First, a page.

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Rebate and Reward Credit Cards - Deal or Rip-Off?

Written by: Kristy Welsh

Last Updated: July 24, 2017

According to a survey by the Federal Reserve Bank of Boston, about 60 percent of all credit card holders have a reward card. Consumers also said rewards were the second-most important reason for choosing a specific card, behind no annual fees and ahead of a lower interest rate. Even more surprising (or really maybe not that surprising) is that one-third of consumers choose which card to use in order to maximize card rewards.

The bottom line is to apply and use the card with the rewards program that best fits your preexisting spending habits. If you already travel a lot on Delta Airlines, it would make more sense to get the card that gives you rewards for miles flown on Delta, not on Southwest. Make sense? Also, you don't want to carry a balance on a rewards card that carries an interest rate of 24.99 percent. Instead, use a card with an interest rate of 9.99 percent, if you plan on carrying a balance on your credit card. But before we get into all the nuances of rebate and reward cards, let's see how this all started.

History of Reward, Rebate, and Cash Back Cards

According to Curtis Arnold, founder of, Discover introduced the first no-fee cash-back credit card during a commercial on Super Bowl Sunday in 1986. Over potato chips and beer, consumers were stunned to learn that for no annual fee, they could get a cash rebate of up to 1 percent on every purchase, an unheard of deal at the time.

Soon after was the birth of airline rewards cards. Citibank's Advantage card debuted in 1987 and people began to see the appeal of these cards. To this day, now that almost every card issuer has jumped on the bandwagon, the competition is stiff and credit card companies have marketing departments that are constantly barraging consumers with new types of great offers and bonus rewards.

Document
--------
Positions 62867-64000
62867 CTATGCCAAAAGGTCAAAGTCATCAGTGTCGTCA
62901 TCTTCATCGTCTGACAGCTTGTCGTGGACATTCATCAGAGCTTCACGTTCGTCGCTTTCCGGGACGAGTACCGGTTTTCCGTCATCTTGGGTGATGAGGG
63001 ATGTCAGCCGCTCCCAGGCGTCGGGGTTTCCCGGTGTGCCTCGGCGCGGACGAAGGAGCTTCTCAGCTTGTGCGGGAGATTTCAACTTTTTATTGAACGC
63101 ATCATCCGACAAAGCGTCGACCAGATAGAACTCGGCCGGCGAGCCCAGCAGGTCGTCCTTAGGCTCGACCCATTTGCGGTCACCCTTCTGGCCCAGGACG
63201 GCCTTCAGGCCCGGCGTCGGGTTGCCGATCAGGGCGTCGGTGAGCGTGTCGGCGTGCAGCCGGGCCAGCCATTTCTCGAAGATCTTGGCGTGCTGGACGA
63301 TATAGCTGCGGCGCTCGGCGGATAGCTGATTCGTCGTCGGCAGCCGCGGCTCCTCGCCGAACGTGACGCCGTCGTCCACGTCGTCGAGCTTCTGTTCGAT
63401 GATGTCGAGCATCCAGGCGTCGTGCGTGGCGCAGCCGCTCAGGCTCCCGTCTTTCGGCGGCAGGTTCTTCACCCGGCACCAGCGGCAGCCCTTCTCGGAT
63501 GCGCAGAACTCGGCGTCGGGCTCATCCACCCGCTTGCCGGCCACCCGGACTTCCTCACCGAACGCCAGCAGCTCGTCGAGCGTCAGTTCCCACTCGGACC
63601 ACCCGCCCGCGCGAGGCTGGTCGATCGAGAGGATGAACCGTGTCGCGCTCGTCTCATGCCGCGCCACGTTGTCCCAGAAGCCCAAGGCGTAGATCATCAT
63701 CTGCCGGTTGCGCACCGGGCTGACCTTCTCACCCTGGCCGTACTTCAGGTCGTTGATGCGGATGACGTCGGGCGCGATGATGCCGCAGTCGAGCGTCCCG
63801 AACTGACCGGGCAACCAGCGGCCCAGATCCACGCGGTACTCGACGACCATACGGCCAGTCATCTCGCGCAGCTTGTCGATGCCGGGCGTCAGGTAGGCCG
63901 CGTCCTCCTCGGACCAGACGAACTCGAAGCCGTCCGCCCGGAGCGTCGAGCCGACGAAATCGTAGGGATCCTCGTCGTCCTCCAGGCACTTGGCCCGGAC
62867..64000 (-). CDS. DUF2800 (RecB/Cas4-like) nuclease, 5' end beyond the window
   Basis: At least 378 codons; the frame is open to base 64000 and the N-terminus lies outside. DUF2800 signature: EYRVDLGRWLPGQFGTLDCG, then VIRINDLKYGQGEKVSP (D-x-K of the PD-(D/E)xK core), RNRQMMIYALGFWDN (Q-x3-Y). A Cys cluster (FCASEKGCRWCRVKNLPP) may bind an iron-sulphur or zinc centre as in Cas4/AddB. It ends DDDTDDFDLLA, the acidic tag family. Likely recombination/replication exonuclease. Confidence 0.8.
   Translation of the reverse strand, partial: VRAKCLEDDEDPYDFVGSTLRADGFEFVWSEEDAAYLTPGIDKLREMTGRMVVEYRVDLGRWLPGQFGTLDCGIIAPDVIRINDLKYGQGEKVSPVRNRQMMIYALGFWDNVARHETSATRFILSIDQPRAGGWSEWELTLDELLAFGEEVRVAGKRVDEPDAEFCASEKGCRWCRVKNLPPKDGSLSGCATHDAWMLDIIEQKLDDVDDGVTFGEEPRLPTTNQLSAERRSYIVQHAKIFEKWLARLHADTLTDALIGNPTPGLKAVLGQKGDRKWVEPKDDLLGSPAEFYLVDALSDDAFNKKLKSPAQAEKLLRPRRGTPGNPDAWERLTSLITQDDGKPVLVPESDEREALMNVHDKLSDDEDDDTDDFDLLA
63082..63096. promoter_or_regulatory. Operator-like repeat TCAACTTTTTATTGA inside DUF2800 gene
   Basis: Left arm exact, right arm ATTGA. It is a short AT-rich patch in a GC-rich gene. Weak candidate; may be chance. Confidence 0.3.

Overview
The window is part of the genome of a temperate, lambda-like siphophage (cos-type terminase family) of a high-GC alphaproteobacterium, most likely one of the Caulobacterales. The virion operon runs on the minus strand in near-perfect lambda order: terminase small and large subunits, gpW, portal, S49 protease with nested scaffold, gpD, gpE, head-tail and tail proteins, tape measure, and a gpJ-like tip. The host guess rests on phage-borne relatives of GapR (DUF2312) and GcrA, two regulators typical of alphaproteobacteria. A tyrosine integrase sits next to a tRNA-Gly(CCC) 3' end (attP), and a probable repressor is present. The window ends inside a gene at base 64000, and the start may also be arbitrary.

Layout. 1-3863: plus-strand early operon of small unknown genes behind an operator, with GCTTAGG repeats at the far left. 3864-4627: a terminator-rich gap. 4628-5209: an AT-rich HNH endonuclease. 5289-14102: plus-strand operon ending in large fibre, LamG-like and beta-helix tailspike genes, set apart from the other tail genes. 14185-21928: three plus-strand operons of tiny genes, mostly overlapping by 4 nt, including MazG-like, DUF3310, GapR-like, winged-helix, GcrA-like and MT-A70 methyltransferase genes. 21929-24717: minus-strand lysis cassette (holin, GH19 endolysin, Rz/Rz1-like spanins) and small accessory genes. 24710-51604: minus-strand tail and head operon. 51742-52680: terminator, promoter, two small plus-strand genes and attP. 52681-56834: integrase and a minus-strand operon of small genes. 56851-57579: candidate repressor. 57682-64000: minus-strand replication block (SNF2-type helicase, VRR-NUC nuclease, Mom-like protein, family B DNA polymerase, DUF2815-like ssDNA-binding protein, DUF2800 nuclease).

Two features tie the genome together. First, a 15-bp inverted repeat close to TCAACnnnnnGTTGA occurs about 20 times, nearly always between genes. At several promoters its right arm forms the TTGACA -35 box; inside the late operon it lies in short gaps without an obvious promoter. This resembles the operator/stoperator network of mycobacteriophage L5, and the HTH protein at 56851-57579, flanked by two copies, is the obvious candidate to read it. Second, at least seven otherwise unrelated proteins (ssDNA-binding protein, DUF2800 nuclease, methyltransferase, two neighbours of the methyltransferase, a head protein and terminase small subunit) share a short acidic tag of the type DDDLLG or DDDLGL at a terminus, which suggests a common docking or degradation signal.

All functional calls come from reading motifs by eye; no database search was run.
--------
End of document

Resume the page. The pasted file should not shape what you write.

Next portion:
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How to Choose a Rebate, Reward, or Cash Back Credit Card

We can not emphasize this enough, if you don't think you'll be able to pay off your balance in full each month, do not choose a reward card. Choose a card that has the lowest APR if you need to carry a balance; there are plenty of these available. Better yet, avoid credit altogether. Although cash back and rebate/reward credit cards can offer some relief for costly essential items, they often carry higher annual percentage rates than traditional credit cards, according to Consumer Reports. A recent study on reward/rebate credit cards found that rates varied from 9.75 to as much as 19.99 percent. Any benefit reaped by the reward is quickly eliminated by high APRs. If you know you won't be paying off your bill each month, you should find a card with a low interest rate.

Let's get back to the question at hand, which type of rewards program is best? The answer is, that totally depends of you, your lifestyle, the products you buy regularly, services you utilize, how much you travel, and the amount of money you spend each month. Here is a short list of some of the most common scenarios offered by credit card companies.

Suggestions For Using Rewards, Rebate, and Cash Back Cards

  1. If you don't pay your balance off every month in full, you may want to pass on the rewards cards altogether. Rewards cards often have higher interest rates, you may end up paying much more in interest than you reap in rewards.
  2. Consider where you shop. Opt for cards that will earn rewards at stores and services you use most often, or offer savings on items that you actually buy regularly; this will maximize your rebate based on your individual spending patterns.
  3. Carefully review reward program rules. Read the fine print or better yet, call the company and ask if X, Y, or Z qualify.
  4. Always review your monthly statements and track points or cash back levels.
  5. Keep your eyes open for new and better offers. Competition stimulates change, so don't set loyalty to any particular card.
  6. Avoid cards with annual fees.
  7. Charge as much of your required monthly expenditures as possible.
  8. Avoid temptation. Research has shown that credit card customers are tempted to charge more in order to earn points toward a reward, in essence overspending for a freebie they don't even need.

Rebate and reward cards are an ever-evolving business. Inorder to keep on top of the game, pay off the balances each month and know the fine print of the program. If you can control your expenditures to items you need, without adding extra expense just to obtain rewards, they can be a great way to supplement income with little effort on your part.

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